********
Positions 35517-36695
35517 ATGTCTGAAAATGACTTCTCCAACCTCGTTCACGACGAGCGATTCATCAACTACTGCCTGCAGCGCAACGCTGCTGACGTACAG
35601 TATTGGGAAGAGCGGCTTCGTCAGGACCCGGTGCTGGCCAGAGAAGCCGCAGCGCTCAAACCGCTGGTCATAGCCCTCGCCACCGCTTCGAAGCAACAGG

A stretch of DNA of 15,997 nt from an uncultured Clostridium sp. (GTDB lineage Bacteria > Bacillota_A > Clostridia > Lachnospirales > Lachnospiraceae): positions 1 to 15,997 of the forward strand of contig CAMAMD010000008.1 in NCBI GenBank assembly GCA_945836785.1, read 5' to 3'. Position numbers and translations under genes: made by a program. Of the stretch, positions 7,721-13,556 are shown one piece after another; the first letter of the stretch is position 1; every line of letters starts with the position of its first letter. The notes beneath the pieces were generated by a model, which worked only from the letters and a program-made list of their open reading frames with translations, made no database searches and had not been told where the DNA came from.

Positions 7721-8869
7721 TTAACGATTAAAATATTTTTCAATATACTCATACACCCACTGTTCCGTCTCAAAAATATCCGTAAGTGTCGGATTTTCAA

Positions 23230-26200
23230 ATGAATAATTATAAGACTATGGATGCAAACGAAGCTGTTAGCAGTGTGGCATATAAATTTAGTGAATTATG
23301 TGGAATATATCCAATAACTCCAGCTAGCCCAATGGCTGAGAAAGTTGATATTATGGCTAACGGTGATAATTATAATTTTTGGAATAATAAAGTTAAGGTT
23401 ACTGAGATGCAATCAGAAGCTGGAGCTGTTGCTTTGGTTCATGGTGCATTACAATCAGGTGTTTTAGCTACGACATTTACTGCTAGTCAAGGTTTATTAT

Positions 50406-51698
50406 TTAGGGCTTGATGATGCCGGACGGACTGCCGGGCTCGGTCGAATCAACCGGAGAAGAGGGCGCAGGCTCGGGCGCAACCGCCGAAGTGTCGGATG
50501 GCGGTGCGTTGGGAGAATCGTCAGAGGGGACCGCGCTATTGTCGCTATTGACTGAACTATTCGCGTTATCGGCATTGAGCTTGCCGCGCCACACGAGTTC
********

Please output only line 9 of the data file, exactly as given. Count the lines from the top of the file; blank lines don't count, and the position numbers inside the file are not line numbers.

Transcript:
23301 TGGAATATATCCAATAACTCCAGCTAGCCCAATGGCTGAGAAAGTTGATATTATGGCTAACGGTGATAATTATAATTTTTGGAATAATAAAGTTAAGGTT